That one, hot, wet contact had her reeling back. For the first time in a long while, she admired the Spider for the handsome man he was. His thick, black hair was tucked behind his ears, but one pesky lock had decided to fall over his forehead. His face was clean-shaven, except for his chin, which was covered with a patch of black hair.
Even his eyes seemed dark against the black of his robes, the color of his caravan.
It must have been her imagination, but he seemed to be looking differently at her now, as if to tell her once and for all that she now belonged to him.
"Now the Spider must claim his…" The Jackal paused. "Wife."
Amani closed her eyes. She was humiliated enough that Ziyad didn't love her. But the fact that she would never be his princess was now known to one and all.
Ziyad took her right hand in his and placed something on her third finger. Amani peered down and gasped. The finest ring she'd ever seen adorned her hand. It was a spider, made of black onyx, much like the hilt of Ziyad's dagger. The band was the purest platinum, which held the stones perfectly, and the legs of the arachnid fanned outward, just barely covering her other fingers.
"With the gods' blessings," the Jackal exclaimed, "you are married. Go, and rule your caravan with firm hands and gentle hearts!"
A shout rose up from the crowd, probably from Amani's father—most likely a shout of relief. She gazed down to Ziyad's silver belt-wrap, unable to look him in the eye any longer.
"I must kiss you now," he whispered in her ear. "It's tradition."
Tradition. That's all it was for him.
Amani gave him a short nod and turned her face to his.
The moment after his lips touched hers, she pulled away, not wanting to linger. If she kissed him for any length of time, she might swoon. Her heart was not safe and she knew it. Amani had fancied the Spider Prince at one time, but he'd married her friend. Now, however, he was her husband.
He looked down on her and she shuddered. There was no hope for her. Amani knew without a doubt she'd already begun to fall in love with him.
Ziyad didn't know what to make of his new bride. She looked into his eyes one moment only to hide her gaze the next. She appeared shy, almost reluctant to look at him, and had seemed relived when her family took her aside.
Amani sat across the fire, quietly chatting with her sisters. Each of them looked deliriously happy, eating of the feast their mother made and throwing glances at him—all but Amani. She smiled and nodded, but her demeanor gave her away.
This was not the happiest day of her life.
Ziyad felt a pang of guilt for being honest with her earlier, but he knew he'd made the right decision. Telling Amani what he expected had been a good choice. He couldn't, in good conscience, marry a woman and not make her aware that he'd never regard another as the Spider Princess. That title would always belong to Karis.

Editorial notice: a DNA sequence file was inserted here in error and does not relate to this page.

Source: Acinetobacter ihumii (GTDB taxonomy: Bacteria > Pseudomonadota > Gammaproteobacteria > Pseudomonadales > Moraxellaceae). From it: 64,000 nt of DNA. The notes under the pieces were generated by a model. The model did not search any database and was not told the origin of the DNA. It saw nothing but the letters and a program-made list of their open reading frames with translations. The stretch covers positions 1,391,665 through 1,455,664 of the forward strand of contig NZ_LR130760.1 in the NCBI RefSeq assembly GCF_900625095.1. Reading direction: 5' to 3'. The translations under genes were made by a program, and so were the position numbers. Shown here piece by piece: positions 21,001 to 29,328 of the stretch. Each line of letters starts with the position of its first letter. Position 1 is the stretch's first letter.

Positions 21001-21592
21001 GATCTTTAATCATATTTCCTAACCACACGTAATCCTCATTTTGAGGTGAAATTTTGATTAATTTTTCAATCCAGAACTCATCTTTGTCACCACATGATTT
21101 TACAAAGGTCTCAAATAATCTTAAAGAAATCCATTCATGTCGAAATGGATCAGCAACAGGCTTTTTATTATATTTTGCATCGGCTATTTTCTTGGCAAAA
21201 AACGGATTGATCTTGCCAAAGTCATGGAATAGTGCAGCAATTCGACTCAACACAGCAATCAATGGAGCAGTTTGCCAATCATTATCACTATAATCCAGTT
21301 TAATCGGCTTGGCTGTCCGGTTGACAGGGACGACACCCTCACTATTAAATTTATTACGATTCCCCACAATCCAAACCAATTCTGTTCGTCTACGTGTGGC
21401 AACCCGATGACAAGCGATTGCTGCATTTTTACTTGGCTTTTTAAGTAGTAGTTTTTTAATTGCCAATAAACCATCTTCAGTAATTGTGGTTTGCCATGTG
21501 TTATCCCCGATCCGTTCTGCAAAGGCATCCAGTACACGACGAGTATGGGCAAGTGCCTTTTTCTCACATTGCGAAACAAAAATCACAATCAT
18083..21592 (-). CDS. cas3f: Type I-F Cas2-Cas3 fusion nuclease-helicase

Even now, almost two years after her death, Ziyad missed his first wife. She'd never had the chance to bear his son—the babe had died when she had. He'd scoured the desert looking for clues as to who the bandits were who'd attacked his caravan and killed his princess, but he'd come up empty-handed time and time again.
Ziyad wasn't getting any younger. The Spider needed an heir. The entire desert knew it. He'd accepted Amani, and now he was doing the honorable thing. Hopefully she'd bear him strong sons.
Ziyad glanced at Ahmed Bantish as he took a seat next to him. The governor of Suridesh was a balding, rotund little man, but he could be formidable when he wanted to be, settling disputes among the princes. Currently, he held a tray of bractav in his hand and offered Ziyad some of the succulent dessert. Ziyad refused.
"They're all yours, my friend."
"Please, you are family now," Ahmed told him. But his eyes squinted into slits. "However, I'm not too pleased to learn my daughter will not be regarded as your princess."
Ziyad sighed. "It is nothing personal, I assure you."
"It is not me you must convince," Ahmed replied, taking a bite.
"Does she, now?" Ahmed gave Ziyad a critical stare. "Treat her with respect, Spider. That girl will do right by you and your caravan. That's why I gave her to you."
"I do not doubt it," Ziyad said under his breath. "She already looks stunning in black." And she did, he couldn't lie. Seeing his new wife in his colors rather than the white of her father filled him with a certain amount of pride. He had a woman to protect once more.
He would not make the same mistake with Amani that he once made with Karis. She would always be protected.
"She does indeed," Ahmed murmured. "But do not take Amani for granted. If you let her, she could come to mean much more to you and your people than merely being the mother of your children." The governor patted Ziyad on the back and stood. "Congratulations."
With that, Ahmed made his way to Amani's side of the fire. Ziyad watched as he gave his daughter a strong hug. She smiled at Ahmed, but even from where he sat, Ziyad could see the hint of tears in her eyes. Despite her smile, he knew they weren't tears of joy.
"Are you ready to retire, Amani Bihar?"
Every inch of Amani's skin pebbled at the deep timber in Ziyad's voice. She hadn't sat next to him for the entire feast, and she hoped the people of Suridesh wouldn't find fault with that. But she couldn't pretend to be the adoring wife to an adoring husband.
She would not shame the Spider, but neither would she pretend their marriage was a perfect one.
Glancing up his tall frame, Amani sucked in her breath. His hand was outstretched, waiting for her to take it, and across his face was spread a handsome smile. It didn't quite reach his eyes, but it stole her breath regardless. He'd called her by her new name. By his name.